Heavy steel castings that had to be moved from Sheffield, UK, via the Port of Goole to Antwerp in Belgium, required some ingenious transport solutions. The steel castings were a 195 tonne 7.2 x 4.9 x 3 m (LWH) piece, a 240 tonne, 9 x 5.2 x 2 m one and a 315 tonne, 10 x 6.7 x 2.65 m piece. The first was transported by conventional 16 axle, 3 m-wide Scheuerle Intercombi trailer, one month prior to items two and three and sent to Antwerp aboard ro-ro barge Terra Merique. Collett Heavy Transport from Halifax, UK contracted the moves.

An initial application to move the 315 tonne casting on an 18 axle, 3 m wide Scheuerle trailer was rejected because of the concentration of weight. It was suggested that a girder frame trailer was the only solution to the problem. Collett Transport operates the only modular ‘split’ axle trailers in the UK so an 18 axle, 5 m wide, 3 file wide trailer (216 wheels) combination was presented to the road authorities for approval to cross the three bridges that were causing concern. It was approved and arrangements were made to prepare the trailer ready for loading in Sheffield in December 2007.

However, due to access restrictions at the loading point in Sheffield, it was impossible to remove the casting from the factory on 18 axles. The solution was to build a 12 axle, 3 file, 5 m wide trailer to load the casting in the factory and remove the load to the front of the building where the trailer could be re-mobbed into the 18 axle configuration required by the authorities.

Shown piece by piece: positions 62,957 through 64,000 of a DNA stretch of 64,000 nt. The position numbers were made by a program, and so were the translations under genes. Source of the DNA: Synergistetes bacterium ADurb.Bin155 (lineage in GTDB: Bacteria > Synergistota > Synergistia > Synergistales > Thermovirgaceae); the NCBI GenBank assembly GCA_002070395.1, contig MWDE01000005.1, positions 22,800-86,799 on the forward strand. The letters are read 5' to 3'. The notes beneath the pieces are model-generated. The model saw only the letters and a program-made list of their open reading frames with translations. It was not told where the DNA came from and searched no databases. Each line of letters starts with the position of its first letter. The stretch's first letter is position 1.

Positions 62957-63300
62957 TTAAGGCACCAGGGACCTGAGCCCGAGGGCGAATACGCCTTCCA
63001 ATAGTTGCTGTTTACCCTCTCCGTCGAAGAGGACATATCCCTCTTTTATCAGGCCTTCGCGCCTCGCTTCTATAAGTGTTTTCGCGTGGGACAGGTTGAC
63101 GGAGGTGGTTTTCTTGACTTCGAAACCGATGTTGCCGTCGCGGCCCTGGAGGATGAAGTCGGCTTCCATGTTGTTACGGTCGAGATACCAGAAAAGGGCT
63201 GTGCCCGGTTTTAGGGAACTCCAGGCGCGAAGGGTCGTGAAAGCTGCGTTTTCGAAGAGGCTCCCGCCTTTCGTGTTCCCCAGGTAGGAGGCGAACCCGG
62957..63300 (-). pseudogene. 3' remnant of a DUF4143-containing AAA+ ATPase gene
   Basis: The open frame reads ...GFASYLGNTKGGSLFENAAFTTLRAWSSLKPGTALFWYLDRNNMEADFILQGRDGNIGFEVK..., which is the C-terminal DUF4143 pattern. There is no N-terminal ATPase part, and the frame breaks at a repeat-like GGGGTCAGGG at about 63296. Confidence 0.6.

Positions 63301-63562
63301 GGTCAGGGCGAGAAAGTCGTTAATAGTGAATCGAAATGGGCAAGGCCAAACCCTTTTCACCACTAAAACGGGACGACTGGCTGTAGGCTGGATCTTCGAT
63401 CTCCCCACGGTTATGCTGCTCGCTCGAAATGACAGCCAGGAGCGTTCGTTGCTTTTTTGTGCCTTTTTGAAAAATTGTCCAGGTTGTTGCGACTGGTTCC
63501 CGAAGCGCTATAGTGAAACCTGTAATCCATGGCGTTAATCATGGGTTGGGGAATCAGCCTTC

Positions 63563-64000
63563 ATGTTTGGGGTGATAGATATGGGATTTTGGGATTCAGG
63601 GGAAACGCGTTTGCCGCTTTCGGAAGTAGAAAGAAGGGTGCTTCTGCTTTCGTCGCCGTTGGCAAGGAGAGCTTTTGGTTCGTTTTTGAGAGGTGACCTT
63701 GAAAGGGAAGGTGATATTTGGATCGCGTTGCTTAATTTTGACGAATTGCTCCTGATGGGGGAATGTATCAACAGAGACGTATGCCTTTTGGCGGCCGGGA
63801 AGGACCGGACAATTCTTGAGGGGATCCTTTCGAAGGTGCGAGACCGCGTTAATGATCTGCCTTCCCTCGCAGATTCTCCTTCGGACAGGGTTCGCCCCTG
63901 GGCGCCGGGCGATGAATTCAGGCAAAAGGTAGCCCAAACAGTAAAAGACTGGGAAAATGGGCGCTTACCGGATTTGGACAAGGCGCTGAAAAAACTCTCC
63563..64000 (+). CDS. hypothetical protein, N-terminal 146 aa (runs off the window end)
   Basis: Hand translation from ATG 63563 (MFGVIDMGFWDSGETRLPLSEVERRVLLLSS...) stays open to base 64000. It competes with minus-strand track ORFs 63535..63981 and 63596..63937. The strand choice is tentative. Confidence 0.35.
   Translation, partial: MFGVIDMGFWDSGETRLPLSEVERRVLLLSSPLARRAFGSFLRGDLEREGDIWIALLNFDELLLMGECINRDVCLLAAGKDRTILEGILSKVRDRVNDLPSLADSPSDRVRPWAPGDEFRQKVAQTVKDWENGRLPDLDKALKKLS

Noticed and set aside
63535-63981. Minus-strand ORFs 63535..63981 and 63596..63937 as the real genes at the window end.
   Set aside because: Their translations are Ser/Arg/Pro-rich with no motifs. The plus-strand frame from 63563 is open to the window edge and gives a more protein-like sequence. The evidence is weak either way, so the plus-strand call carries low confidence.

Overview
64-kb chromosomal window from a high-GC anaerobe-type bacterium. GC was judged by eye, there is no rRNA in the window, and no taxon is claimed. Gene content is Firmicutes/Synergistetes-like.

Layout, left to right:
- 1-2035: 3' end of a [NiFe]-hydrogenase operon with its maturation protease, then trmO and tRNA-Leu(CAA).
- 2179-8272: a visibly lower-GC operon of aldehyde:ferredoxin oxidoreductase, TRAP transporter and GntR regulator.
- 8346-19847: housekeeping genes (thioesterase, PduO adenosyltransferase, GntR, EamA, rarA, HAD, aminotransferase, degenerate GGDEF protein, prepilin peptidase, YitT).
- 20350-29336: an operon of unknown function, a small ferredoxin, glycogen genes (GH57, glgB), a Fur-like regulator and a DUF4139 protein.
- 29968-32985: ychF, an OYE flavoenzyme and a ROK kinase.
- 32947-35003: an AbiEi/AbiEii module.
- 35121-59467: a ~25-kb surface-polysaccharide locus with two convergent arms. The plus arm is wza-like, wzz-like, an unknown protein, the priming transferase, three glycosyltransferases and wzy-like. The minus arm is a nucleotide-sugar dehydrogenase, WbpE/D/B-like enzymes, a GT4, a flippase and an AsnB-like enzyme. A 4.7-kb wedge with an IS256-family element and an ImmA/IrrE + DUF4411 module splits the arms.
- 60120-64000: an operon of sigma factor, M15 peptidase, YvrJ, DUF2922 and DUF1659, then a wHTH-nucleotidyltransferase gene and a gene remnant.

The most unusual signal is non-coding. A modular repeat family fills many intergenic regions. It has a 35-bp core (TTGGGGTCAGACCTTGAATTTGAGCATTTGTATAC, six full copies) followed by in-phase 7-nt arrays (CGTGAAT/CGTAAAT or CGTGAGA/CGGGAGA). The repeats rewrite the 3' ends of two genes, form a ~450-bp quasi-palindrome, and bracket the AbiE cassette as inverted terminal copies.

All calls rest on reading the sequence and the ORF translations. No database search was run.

The casting was offloaded onto supports using the trailer hydraulics. Then the trailer was repositioned so that an additional 6 axle, 3 file module could be built onto the existing 12 axles.

Humberside Police authority would only allow the load through their area on a Sunday, so the load was made ready to depart from Sheffield at 23.00 hours on a Saturday under escort from South Yorkshire Police and with two pilot cars from Collett Transport.

The load was escorted to a lay down area on the M18 motorway and arrived there at 02.00 hours. At 08.00 hours Humberside Police were due to accompany the convoy to its final destination at the Port of Goole.

Due to the overall convoy weight of almost 500 tonnes (18 axles 3 file and two ballasted heavy tractors) arrangements had been made previously to allow it to proceed on the M62 motorway ‘contra-flow’ to avoid two bridges that were not capable of accommodating the weight. To achieve this, Collett Transport worked with Carillion WSP, the company responsible for the motorway network in that area, and Humberside Police, to prepare a traffic management scheme. This should allow westbound vehicles to continue to use the M62 while the heavy load convoy travelled eastbound on the same section of road.